7 expert tips for getting a hung-up turkey to come into your set-up



Once you’ve exhausted the calling options and it becomes clear a gobbler is staying put, it’s time to make a risk-reward calculation. Recognizing that a turkey’s eyesight is its primary defence, directly connected to its flight mechanism, do you make a move?


The first option is to leave your visual safe place to quickly remove decoys from your set-up—notably fake jakes and strutters—to make the approach less threatening for a battle-weary tom. Leave behind just one hen, and any tom worth his spurs won’t take kindly to lost opportunity, and may well come in for a closer look. Just don’t get busted with a plastic bird in your hand.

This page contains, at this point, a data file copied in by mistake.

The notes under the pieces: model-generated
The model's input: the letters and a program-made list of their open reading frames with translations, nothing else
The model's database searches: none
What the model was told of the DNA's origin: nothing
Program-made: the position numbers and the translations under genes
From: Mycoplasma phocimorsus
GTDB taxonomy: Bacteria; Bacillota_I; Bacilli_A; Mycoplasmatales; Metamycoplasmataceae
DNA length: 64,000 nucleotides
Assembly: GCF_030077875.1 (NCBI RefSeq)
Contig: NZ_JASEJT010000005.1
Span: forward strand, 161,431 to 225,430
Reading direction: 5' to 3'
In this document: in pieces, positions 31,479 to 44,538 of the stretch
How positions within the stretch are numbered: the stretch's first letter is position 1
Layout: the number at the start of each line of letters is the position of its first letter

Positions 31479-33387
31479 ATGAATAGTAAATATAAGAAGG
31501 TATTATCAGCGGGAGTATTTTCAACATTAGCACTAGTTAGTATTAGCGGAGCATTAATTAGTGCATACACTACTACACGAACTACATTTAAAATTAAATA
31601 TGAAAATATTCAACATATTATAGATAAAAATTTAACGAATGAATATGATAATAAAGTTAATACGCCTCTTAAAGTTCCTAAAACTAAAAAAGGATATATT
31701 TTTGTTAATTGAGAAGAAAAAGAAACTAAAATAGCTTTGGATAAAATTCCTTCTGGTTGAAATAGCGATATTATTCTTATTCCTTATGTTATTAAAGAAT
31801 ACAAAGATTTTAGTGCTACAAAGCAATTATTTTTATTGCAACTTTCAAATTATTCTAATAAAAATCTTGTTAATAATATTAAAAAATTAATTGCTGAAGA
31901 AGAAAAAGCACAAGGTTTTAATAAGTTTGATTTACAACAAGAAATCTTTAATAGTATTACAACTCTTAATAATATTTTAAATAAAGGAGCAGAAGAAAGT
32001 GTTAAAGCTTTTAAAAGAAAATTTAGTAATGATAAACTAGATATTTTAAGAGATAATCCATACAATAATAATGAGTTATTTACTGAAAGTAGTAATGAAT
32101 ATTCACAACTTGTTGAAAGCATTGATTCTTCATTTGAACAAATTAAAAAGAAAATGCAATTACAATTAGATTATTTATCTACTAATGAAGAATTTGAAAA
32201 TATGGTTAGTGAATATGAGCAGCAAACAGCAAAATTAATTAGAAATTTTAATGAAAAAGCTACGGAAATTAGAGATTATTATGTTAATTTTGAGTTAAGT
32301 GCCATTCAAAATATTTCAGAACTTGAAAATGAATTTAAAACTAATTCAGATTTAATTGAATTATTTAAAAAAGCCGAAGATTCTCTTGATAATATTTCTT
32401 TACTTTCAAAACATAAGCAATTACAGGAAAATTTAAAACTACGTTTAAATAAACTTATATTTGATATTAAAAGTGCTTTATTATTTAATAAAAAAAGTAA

Should your decoy-removal ploy not do the trick, make another risk-reward calculation to move your entire set-up 50 yards in the opposite direction of the hung-up tom. Then call to feign your fake hen’s growing indifference, and her departure.

To enhance the illusion of a hen moving further and further away, gradually make your calls softer and softer. The unpleasant spectre of rejection is often enough to put a petulant tom into motion.